Are brain weights estimated from scaling relationships suitable for comparative studies of animal cognition?
- 110 Downloads
What is the cognitive significance of variation in brain size? This question is simply put, but hard to answer, and remains one of the most enduring questions in comparative ethology. Understanding the causative links between variation in brain size and structure, and cognition requires reliable data on both neural and behavioral traits. A recent study by Horschler et al. (Anim Cogn 22(2):187–198, 2019) demonstrated the potential of citizen science and domestic dogs to provide unprecedented behavioral datasets that can be used to tackle this question. However, data on brain weight is harder to source. To test the link between performance in various cognitive tasks and variation in brain size, the authors instead relied on data for body weight, which was transformed into ‘estimated brain weight’ using the allometric scaling relationship between brain and body size, an approach that can be found in other papers which lack sufficient neuroanatomical data. Here, I describe some probable limitations of this approach and suggest that such transformations provide no benefit to the analyses and should be avoided.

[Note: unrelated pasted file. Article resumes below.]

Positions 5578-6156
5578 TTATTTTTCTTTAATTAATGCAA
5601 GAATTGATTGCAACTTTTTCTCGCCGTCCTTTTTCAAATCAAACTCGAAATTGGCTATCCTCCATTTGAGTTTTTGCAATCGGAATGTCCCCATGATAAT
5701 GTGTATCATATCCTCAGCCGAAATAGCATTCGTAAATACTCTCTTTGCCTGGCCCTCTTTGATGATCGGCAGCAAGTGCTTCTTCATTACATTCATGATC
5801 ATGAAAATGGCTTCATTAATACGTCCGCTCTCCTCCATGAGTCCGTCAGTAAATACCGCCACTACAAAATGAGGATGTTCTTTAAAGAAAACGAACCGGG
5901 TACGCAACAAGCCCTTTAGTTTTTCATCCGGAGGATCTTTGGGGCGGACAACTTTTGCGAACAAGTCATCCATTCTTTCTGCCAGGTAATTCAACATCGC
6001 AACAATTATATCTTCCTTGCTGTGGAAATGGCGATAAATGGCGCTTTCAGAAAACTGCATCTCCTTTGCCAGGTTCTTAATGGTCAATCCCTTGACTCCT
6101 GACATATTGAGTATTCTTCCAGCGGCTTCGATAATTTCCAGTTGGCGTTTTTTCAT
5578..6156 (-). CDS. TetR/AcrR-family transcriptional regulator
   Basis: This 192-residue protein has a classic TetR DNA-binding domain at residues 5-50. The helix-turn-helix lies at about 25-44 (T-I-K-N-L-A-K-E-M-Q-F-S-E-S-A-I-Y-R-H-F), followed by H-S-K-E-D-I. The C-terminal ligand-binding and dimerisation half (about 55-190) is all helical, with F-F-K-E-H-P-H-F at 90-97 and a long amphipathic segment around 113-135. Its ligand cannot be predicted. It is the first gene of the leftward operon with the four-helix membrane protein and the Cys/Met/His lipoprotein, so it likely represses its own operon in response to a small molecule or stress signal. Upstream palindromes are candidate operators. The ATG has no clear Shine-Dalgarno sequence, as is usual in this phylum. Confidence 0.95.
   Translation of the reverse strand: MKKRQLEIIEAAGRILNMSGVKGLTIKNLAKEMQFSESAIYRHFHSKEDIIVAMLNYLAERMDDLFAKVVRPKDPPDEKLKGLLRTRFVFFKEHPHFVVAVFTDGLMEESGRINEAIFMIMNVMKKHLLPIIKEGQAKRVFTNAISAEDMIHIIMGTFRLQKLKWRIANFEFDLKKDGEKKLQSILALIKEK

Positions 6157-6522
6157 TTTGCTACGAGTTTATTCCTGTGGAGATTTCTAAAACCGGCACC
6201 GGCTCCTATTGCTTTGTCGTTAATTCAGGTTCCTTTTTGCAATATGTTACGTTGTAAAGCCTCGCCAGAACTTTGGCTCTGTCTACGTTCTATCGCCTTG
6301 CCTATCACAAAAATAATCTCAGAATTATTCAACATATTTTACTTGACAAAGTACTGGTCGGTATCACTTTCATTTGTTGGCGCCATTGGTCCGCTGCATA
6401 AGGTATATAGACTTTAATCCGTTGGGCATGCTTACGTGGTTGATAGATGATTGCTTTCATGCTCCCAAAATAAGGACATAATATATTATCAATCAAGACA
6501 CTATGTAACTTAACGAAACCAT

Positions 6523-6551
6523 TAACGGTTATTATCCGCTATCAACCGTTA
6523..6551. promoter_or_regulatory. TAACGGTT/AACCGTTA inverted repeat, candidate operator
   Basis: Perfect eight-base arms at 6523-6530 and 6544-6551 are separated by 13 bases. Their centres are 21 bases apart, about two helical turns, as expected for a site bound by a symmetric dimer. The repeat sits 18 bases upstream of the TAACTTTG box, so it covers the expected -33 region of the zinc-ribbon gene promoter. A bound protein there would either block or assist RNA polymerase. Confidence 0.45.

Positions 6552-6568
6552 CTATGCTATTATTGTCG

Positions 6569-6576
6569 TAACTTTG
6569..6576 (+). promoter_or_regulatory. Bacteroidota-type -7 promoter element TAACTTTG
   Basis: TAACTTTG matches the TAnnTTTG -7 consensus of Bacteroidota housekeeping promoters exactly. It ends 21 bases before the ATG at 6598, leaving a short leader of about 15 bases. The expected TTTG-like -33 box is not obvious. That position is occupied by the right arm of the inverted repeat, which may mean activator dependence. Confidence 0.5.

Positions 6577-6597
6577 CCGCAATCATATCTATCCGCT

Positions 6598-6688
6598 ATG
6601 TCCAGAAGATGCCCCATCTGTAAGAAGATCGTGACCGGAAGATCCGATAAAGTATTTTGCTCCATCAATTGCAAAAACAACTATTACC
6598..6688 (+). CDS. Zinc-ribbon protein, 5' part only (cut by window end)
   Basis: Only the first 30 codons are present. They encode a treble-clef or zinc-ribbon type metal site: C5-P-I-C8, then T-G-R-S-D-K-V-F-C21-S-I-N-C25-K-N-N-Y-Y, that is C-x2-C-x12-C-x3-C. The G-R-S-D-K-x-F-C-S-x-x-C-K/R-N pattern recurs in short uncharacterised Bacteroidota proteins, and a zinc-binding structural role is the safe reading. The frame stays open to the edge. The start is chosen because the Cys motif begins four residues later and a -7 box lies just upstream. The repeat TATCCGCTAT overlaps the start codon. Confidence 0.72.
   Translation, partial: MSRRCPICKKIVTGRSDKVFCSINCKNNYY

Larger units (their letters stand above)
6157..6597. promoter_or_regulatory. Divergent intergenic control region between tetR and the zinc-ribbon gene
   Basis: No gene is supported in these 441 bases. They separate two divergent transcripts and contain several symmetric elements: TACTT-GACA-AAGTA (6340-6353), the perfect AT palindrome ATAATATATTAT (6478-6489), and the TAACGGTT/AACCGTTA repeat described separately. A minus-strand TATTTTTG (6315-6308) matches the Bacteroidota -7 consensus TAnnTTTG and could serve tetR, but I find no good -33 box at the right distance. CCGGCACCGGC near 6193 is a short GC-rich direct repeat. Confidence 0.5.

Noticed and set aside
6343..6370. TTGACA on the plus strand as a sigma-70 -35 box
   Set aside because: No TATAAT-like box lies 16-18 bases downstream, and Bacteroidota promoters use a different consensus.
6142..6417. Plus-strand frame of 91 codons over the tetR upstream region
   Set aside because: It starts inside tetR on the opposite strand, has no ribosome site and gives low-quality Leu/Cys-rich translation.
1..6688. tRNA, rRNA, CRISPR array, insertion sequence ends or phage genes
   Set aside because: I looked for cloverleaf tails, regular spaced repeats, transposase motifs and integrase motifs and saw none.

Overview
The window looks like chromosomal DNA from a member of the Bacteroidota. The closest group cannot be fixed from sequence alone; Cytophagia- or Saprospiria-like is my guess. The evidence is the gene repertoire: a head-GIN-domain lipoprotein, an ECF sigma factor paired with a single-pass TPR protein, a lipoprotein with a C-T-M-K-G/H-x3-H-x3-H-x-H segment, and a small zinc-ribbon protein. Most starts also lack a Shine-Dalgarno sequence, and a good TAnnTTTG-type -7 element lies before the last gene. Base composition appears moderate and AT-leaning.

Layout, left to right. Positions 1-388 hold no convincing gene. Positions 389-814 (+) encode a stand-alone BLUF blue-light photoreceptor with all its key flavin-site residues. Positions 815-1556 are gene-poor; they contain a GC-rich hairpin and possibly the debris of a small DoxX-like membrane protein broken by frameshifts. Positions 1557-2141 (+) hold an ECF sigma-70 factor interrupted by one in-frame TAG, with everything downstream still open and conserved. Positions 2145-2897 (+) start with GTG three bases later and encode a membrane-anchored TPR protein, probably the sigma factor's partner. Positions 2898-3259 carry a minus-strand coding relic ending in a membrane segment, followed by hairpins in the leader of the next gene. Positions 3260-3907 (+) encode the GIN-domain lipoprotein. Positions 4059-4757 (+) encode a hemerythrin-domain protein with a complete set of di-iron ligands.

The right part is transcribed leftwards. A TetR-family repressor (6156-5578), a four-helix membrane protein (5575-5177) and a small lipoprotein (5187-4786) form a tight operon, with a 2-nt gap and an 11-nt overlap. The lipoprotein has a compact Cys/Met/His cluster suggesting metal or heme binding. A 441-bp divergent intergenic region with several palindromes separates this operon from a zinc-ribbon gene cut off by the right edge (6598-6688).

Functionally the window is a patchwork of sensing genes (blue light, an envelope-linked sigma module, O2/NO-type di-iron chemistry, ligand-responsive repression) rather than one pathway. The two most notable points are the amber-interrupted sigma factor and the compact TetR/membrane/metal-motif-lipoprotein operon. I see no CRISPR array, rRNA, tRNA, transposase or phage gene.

KeywordsAllometry Brain size Cognition Dogs
I thank Jeffrey Katz for inviting this commentary. I am very grateful to Daniel Horschler for sharing data and R scripts, for thoughtful discussion on the analyses and points raised above, and for feedback on a draft manuscript. I also thank Daniel Horschler, Evan MacLean and two anonymous reviewers for comments and feedback during review. This research was supported by a NERC (Grant no. NE/N014936/1) Independent Research Fellowship.
- Akdemir D, Godfrey OU (2015) EMMREML: fitting mixed models with known covariance structures. R package version 3.1Google Scholar
- Burnham KP, Anderson DR (2002) Model selection and multimodel inference: a practical information-theoretic approach, 2nd edn. Springer, New YorkGoogle Scholar
- Jardim-Messeder D, Lambert K, Noctor S, Pestana FM, de Castro Leal ME, Bertelsen MF, Alagaili AN, Mohammad OB, Manger PR, Herculano-Houzel S (2017) Dogs have the most neurons, though not the largest brain: trade-off between body mass and number of neurons in the cerebral cortex of large carnivoran species. Front Neuroanat 11:118CrossRefGoogle Scholar